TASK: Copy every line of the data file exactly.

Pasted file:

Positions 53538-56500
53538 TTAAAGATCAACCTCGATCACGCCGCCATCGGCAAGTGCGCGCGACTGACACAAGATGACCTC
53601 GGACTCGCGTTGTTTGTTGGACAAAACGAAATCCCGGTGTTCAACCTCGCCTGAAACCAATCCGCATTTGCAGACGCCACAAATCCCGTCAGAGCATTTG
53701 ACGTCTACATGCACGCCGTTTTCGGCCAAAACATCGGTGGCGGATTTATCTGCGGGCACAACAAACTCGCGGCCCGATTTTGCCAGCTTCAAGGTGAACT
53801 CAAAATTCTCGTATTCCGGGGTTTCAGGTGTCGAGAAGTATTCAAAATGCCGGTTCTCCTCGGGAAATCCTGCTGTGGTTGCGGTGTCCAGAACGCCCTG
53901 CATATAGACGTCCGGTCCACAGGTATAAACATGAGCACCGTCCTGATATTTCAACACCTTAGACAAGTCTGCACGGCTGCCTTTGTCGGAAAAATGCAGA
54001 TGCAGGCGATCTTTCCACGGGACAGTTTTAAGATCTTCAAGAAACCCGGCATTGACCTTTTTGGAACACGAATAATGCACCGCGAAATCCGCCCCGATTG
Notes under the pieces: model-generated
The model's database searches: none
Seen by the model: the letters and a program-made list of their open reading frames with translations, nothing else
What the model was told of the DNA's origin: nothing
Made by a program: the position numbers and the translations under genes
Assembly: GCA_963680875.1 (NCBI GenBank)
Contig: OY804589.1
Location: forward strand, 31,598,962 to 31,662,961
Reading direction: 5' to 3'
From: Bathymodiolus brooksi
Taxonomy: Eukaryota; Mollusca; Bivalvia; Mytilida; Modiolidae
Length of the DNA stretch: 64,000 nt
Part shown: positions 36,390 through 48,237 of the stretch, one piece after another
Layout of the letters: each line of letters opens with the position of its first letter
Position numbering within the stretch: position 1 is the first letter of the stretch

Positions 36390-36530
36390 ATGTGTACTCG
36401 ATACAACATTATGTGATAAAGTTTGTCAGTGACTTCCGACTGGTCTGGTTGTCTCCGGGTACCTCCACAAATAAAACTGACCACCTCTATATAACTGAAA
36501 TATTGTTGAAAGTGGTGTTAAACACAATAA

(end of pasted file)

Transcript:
Positions 53538-56500
53538 TTAAAGATCAACCTCGATCACGCCGCCATCGGCAAGTGCGCGCGACTGACACAAGATGACCTC
53601 GGACTCGCGTTGTTTGTTGGACAAAACGAAATCCCGGTGTTCAACCTCGCCTGAAACCAATCCGCATTTGCAGACGCCACAAATCCCGTCAGAGCATTTG
53701 ACGTCTACATGCACGCCGTTTTCGGCCAAAACATCGGTGGCGGATTTATCTGCGGGCACAACAAACTCGCGGCCCGATTTTGCCAGCTTCAAGGTGAACT
53801 CAAAATTCTCGTATTCCGGGGTTTCAGGTGTCGAGAAGTATTCAAAATGCCGGTTCTCCTCGGGAAATCCTGCTGTGGTTGCGGTGTCCAGAACGCCCTG
53901 CATATAGACGTCCGGTCCACAGGTATAAACATGAGCACCGTCCTGATATTTCAACACCTTAGACAAGTCTGCACGGCTGCCTTTGTCGGAAAAATGCAGA
54001 TGCAGGCGATCTTTCCACGGGACAGTTTTAAGATCTTCAAGAAACCCGGCATTGACCTTTTTGGAACACGAATAATGCACCGCGAAATCCGCCCCGATTG
Notes under the pieces: model-generated
The model's database searches: none
Seen by the model: the letters and a program-made list of their open reading frames with translations, nothing else
What the model was told of the DNA's origin: nothing
Made by a program: the position numbers and the translations under genes
Assembly: GCA_963680875.1 (NCBI GenBank)
Contig: OY804589.1
Location: forward strand, 31,598,962 to 31,662,961
Reading direction: 5' to 3'
From: Bathymodiolus brooksi
Taxonomy: Eukaryota; Mollusca; Bivalvia; Mytilida; Modiolidae
Length of the DNA stretch: 64,000 nt
Part shown: positions 36,390 through 48,237 of the stretch, one piece after another
Layout of the letters: each line of letters opens with the position of its first letter
Position numbering within the stretch: position 1 is the first letter of the stretch

Positions 36390-36530
36390 ATGTGTACTCG
36401 ATACAACATTATGTGATAAAGTTTGTCAGTGACTTCCGACTGGTCTGGTTGTCTCCGGGTACCTCCACAAATAAAACTGACCACCTCTATATAACTGAAA
36501 TATTGTTGAAAGTGGTGTTAAACACAATAA